PowerShell WriteTo-Log Function

*** UPDATED! ***

I’ve discovered that if I used this function as I’d designed it originally, I couldn’t use it in a script that ran as a scheduled task since there’s no History in the $MyInvocation variable to draw from to name the log file.  So I re-wrote the function to accomodate this in the following way:

  1. If NO -Logfile parameter is passed to the function within a script, it will automatically name the resulting log file as originally described below
  2. If the -Logfile parameter IS passed to the function within a script, it will use the string value passed to it as the log file name to write to.
  3. If a $Script:Logfile variable is defined in the body of the script, and the -Logfile parameter is NOT passed in the script, the function will always use that string value defined.

This allows me to write a script and configure it to run as a scheduled task.  Then I just define a $Script:Logfile variable once at the beginning of the script like this:

$Script:Logfile = ‘.\’+(Get-Date).ToString(‘yyyyMMdd-HHmm’)+”-MyLogFileName.log”

This insures my script always uses the same log file name while it’s running and doesn’t have to rely on HistoryID.

I write a LOT of PowerShell scripts for my clients on almost every engagement I’m on.  It’s not unusual for one of those scripts to execute a command or lots of commands against a lot of user accounts.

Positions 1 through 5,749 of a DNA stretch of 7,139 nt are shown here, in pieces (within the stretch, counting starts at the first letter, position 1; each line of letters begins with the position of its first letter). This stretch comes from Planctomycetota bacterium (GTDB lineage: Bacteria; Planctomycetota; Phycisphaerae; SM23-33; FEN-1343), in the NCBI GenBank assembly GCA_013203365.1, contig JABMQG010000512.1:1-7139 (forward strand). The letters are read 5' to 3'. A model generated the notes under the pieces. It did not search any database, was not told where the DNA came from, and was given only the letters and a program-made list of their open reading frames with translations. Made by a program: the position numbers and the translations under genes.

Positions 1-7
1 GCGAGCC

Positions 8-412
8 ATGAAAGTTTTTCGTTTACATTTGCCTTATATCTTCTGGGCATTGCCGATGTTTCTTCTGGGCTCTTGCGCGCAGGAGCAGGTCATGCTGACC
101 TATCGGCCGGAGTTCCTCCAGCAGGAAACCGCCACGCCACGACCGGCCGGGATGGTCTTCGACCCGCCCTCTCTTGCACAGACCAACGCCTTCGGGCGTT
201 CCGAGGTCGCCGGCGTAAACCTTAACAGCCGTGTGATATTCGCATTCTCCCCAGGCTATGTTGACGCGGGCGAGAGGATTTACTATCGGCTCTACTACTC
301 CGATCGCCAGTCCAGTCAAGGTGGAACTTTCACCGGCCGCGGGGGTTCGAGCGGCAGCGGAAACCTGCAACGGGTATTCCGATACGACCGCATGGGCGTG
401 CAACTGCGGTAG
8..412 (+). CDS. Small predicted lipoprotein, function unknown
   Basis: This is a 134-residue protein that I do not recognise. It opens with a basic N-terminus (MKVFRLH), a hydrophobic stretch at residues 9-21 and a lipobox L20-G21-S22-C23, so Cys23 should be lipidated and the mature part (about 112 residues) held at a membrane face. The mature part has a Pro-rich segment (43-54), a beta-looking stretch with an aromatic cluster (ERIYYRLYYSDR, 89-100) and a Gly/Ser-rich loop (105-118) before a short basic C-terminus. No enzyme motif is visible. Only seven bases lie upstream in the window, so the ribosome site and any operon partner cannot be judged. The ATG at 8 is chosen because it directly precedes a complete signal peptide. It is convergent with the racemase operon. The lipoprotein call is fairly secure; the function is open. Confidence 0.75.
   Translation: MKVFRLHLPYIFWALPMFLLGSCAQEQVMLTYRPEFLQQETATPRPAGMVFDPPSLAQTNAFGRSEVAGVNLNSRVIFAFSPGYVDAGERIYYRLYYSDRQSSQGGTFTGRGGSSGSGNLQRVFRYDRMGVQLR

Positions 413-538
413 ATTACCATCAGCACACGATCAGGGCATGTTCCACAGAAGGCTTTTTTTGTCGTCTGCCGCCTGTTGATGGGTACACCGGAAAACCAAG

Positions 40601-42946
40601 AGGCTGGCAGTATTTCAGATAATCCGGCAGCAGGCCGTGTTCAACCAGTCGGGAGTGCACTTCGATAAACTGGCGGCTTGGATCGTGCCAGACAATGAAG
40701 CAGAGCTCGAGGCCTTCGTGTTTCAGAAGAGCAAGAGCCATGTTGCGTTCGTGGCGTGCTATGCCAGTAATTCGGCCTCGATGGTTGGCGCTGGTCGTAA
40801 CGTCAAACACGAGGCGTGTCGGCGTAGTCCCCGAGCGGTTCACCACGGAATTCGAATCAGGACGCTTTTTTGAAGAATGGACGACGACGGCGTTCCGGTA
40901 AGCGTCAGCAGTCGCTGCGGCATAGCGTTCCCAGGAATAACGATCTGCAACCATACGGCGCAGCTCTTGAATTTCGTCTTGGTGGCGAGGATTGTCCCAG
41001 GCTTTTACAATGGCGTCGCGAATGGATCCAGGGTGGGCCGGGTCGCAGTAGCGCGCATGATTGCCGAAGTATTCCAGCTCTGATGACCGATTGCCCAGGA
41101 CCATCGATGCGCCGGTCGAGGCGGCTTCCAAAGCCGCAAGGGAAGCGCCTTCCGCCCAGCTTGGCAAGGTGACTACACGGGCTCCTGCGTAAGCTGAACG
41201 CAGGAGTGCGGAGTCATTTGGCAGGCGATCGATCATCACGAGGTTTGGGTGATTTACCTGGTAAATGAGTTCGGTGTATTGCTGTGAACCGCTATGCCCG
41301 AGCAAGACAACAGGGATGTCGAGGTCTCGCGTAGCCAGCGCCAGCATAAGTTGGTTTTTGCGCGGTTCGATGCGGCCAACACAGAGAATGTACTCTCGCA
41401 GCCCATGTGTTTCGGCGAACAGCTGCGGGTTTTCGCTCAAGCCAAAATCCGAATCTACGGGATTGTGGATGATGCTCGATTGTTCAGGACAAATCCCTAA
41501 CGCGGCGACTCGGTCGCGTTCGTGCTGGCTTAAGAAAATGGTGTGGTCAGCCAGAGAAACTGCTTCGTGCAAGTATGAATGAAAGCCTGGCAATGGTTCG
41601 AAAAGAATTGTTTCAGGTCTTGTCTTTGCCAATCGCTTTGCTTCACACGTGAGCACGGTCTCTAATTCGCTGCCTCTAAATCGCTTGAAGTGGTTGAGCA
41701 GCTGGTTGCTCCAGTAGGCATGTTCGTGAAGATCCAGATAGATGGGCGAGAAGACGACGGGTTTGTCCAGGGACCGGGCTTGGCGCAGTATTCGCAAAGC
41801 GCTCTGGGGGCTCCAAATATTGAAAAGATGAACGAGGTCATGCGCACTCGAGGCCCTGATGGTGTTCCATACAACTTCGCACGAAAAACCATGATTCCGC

In order to ensure I can keep track of what changes are being made to which users, and when the change was made, it’s helpful to have a log file for each execution of a script.

That’s why I wrote my own PowerShell function called WriteTo-Log.  This function creates a log file named with the date & time of the script execution, then the file name of the script (minus the extension) and adds a .log extension and places that log file in the same directory from which the script was executed. (note – not the same directory the script resides, but the directory from which the script was executed)

Example file name: .\2016-01-12-03.22-test-script.log

If you prefer the script use a different file name, you can use the -FileName parameter and pass your own file name to the script each time you invoke the function.

Each time the function is called, a new line is added to the log file with a date/time stamp and whatever string you pass to the function.  You can also add Foreground and Background color formatting and use the optional -OutputToScreen switch parameter to also echo the line out to the screen for easy review.

Example log entry: 2016-01-12 03.22.32 : Found a file!

The function can be easily copied/pasted at the beginning of every script I write.  Then whenever the script takes an action on a user account, I can execute my WriteTo-Log function and pass to it the details of the user and any success/fail results.

I’ve found that running this function in the ISE can cause problems because the ISE doesn’t like or support the Foreground & Background parameters the way I have implemented them.  For best results, save your script to a .ps1 and run it in a separate PowerShell window.

You can find the script an an example use below.  You can also find the script in the TechNet Gallery

Sample usage:

$processes = Get-Process
WriteTo-Log ("Found "+$processes.Count+" processes running") -OutputToScreen -ForegroundColor Green
foreach ($process in $processes) {
WriteTo-Log $process.processname -OutputToScreen -ForegroundColor Yellow

You can get the script here.